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High-voltage Programmer for AVR Microcontrollers PDF Print E-mail
Written by Vladimir Mitrović   

We usually use ISP programmers for AVR microcontrollers because they offer all the functions that an ordinary user needs. However, there are situations in which such programmers are not helpful: for example, if Serial programming enable fuse (SPIEN) is disabled or if External reset disable fuse (RSTDISBL) is programmed. Although you cannot disable SPIEN in serial programming mode yourself, you may affect some other fuses and disable further serial programming. After that, you may throw the microcontroller away... or use this simple and low-cost parallel and serial high-voltage programmer that will revive it in a minute.

The programmer whose schematic is shown in Figure 1 can read and program the fuses and erase the lock bits for most new AVR microcontrollers (note: it is not intended to program flash and EEPROM memory). It is designed as an extension to MiniPin II and MegaPin development systems, to which it is connected via three 10-pin flat cables.

These 3 cables are connected to ports A, C and D of the MPIN development boards. The 4th port, port B, is used for driving a 16x2 LCD display. The electronic circuit of the programmer is powered by +5 V, taken from the PORTD of the MPIN. It consists of a DC/DC converter (T1, L2 and D1) that raises this voltage to 18-20 V, a 12 V voltage regulator IC1 and two electronic switches (IC2 and T2).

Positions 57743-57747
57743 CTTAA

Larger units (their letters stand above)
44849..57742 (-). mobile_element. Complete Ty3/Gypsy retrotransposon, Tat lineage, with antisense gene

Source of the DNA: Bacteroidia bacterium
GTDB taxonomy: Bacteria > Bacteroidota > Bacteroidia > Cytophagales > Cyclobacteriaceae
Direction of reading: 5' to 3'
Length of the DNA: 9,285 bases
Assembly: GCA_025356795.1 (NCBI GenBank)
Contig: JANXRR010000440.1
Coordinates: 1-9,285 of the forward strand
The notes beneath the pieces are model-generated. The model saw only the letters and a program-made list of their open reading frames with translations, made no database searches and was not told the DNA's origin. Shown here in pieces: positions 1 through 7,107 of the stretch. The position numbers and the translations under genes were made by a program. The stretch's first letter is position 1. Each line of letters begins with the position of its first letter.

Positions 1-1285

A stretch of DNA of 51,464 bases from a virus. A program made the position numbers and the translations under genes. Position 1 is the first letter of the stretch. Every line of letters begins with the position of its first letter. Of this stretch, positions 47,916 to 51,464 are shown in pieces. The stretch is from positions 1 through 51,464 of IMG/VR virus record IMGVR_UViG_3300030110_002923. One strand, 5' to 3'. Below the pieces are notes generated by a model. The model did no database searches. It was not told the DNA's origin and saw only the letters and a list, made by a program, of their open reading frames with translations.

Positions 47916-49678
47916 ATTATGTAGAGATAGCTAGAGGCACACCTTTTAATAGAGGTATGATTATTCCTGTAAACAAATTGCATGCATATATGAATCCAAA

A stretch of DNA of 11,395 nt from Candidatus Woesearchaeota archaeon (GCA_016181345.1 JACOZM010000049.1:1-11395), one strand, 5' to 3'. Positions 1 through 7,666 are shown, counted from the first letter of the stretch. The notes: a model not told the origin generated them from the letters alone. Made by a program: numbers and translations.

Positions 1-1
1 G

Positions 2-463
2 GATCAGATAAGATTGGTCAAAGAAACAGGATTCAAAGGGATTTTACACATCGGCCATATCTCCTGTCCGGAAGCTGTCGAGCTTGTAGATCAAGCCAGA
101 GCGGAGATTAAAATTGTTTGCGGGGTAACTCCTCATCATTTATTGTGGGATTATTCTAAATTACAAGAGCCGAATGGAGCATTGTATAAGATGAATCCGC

DC/DC converter works at 32 kHz. It is driven by the PD5 pin of the microcontroller contained on the MPIN development systems. The microcontroller keeps PD5 at a logic Low most of the time, which switches off transistor T1 and the DC/DC converter minimizing the power consumption. 100 ms before a programming session starts, the microcontroller starts to produce pulses on the PD5 pin. These pulses wake-up the DC/DC converter and the voltage across C3 rises to 18-20 V. The exact value depends on L2, which has a pretty high tolerance. Zener diode D2 prevents the voltage across C3 exceeding 22 V. This voltage is regulated to 12 V by IC1 and is used as a high voltage source during the programming session. IC2 and T2 are electronic switches that apply either high voltage or the standard 5 V to the microcontroller being programmed.

Besides control signals for the DC/DC converter, the microcontroller produces a number of control and data signals needed during programming. These signals are present at ports A and C (for which all pins are used) as well as at pin PD7.

High-voltage Programmer for AVR Microcontrollers


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Last Updated on Wednesday, 01 August 2012 14:46
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